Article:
It takes a special strength of character to break into professional sport, raw talent and skill doesn't always cut it. Luckily for South Sydney Rabbitohs new recruit Kurt Dillon, hard work and strong willpower is his bread and butter.
Sitting down with Kurt for the first time since he joined the Club, it was easy to see right from the start what kind of qualities he possessed.
Radiating modesty and honesty in a reserved but friendly manner, the former Cronulla-Sutherland Sharks' prop is open about his past, present and future.
A Cronulla local who grew up two minutes down the road from Shark Park, Kurt started playing footy for De La Salle Caringbah at the age of five.
He then went on to progress through the Cronulla SG Ball and Harold Matthew's sides before playing for the Newtown Jets over a two year period.
During his time at the Newtown Jets, Kurt put in some key performances in his 68 games, scoring five tries, running for over 7000 metres, which included over 2000 post contact metres and made 1707 tackles.
His continual industrious efforts saw the forward rewarded with four matches in the NRL last season, where he posted over 200 running metres and making 46 tackles in just 107 minutes worth of game time.
A big and strong front rower with fantastic mobility, Kurt is both a threat in attack and a stout defender, which Club Football Manager Mark Ellison says is exactly what we look for in a Rabbitohs forward.
"Kurt is the type of forward that doesn't shy away from the tasks that have been given to him," said Ellison.
Kurt's rise through the ranks to first grade is unlike most modern day sports stories.
After finishing school, Kurt went on to complete his apprenticeship as a Greenskeeper and even worked for a company that kept the upkeep of Shark Park.
Looking back fondly on the moment, which brought about a cheerful smile, Kurt reminisced.
"They (Cronulla) used to have a contracting company called Green Options who had the contract for Shark Park and I used to work for them," he explained.
"So I used to work in the mornings on the ground and then train in the afternoons, do all the hard work then go and ruin it later," he laughed "But it was something I enjoyed."
Whilst a successful footy career was at the front of his mind, Kurt didn't take his work as a Greenskeeper lightly, going on to be awarded the Australian Apprentice Greenskeeper of the Year in 2016.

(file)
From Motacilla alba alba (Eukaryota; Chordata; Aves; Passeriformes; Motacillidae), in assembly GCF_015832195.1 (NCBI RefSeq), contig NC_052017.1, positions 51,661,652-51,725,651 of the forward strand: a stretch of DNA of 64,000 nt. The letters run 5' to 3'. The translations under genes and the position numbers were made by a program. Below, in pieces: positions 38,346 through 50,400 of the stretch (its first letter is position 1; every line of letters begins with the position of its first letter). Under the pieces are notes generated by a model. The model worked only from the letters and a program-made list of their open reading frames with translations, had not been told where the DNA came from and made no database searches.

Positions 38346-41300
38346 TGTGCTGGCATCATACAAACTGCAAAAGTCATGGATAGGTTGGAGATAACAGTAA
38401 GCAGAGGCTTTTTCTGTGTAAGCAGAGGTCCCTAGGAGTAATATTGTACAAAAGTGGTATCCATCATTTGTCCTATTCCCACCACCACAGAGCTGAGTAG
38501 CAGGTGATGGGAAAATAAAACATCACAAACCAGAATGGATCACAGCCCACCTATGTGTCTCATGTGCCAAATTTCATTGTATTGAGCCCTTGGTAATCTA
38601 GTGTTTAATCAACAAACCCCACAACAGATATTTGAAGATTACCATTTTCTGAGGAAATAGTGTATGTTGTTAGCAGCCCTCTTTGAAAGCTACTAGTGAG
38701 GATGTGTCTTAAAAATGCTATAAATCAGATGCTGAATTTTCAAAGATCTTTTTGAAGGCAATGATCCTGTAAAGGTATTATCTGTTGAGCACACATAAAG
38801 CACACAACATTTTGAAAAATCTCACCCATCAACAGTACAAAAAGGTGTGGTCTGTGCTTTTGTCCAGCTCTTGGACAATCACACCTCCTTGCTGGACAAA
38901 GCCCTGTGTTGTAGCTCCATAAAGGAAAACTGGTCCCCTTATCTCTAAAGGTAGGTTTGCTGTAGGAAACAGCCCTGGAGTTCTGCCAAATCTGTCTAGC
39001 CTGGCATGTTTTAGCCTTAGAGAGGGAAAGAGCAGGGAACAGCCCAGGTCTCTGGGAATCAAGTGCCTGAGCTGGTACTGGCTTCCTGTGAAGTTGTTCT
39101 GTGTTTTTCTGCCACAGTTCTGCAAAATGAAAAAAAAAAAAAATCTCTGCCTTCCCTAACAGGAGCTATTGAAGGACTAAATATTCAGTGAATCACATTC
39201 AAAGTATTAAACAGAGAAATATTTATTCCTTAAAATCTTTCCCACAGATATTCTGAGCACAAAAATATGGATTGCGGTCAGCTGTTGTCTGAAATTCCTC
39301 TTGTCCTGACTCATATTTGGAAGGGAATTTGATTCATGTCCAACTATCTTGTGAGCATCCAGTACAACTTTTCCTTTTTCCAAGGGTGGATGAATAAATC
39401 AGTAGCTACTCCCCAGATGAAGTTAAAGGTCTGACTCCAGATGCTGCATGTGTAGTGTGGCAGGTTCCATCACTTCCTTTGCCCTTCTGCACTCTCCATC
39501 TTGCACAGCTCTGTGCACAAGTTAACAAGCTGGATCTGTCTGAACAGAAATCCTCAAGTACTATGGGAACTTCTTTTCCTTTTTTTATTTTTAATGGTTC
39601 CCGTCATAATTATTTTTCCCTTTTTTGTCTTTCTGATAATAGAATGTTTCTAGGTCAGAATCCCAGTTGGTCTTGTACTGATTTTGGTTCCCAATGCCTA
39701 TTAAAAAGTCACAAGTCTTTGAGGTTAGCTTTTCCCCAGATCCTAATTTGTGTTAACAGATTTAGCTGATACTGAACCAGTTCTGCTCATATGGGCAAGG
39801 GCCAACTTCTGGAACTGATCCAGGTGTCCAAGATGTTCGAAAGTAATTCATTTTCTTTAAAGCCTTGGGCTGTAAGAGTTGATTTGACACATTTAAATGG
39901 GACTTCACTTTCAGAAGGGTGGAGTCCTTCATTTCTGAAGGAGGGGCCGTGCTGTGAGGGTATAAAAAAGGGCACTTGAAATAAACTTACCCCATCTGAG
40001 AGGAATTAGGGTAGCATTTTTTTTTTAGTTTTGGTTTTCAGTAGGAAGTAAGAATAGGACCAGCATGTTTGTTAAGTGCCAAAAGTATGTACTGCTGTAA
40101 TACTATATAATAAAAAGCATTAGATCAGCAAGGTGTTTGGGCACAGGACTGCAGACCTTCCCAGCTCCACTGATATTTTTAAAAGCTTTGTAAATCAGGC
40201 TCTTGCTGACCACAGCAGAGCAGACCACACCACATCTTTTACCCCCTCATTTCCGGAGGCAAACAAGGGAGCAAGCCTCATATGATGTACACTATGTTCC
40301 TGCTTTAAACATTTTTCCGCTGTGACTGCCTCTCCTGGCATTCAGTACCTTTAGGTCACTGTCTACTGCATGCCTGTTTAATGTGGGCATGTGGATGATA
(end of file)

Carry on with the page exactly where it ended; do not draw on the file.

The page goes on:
The humble forward downplayed his achievement, but Club Pathways and Education Manager Ben Rogers didn't, explaining that Kurt was exactly the calibre of player who belonged at the foundation Club.
"That's the sort of kid he is and it fits in perfectly with us and who we think Rabbitohs players are," Rogers said. "Its a perfect recruitment target for us.
"He's a very honest hard working front rower, which you need a lot of in the NRL, he's bided his time coming all the way through the Cronulla system spent a couple years at Newtown stuck in state cup finally got a full-time crack and turned into 18 months making his NRL debut.
At 24, Kurt is finally receiving the benefits his efforts deserve, which Rogers believes he will get more of with his time at the Rabbitohs.
"I think for a guy like that who's worked hard and seen the recruitment decisions at that club who have brought front rowers in over the top of him, he looked at us as somewhere where if he works hard he's going to get rewarded with more game time and the chance to work of the Burgess boys to come learn of them was a big thing for him," Rogers said.
It's a big move for a player, moving away from a Club and area that feels so familiar to achieve his goals and ambitions but if Kurt continues to follow his own mantra, those opportunities will come his way.
"I'm a big believer in perseverance and if you hang in there you'll reap the rewards, it's not about where you start but how you finish."
Ladies and Gentlemen, meet Kurt Dillon.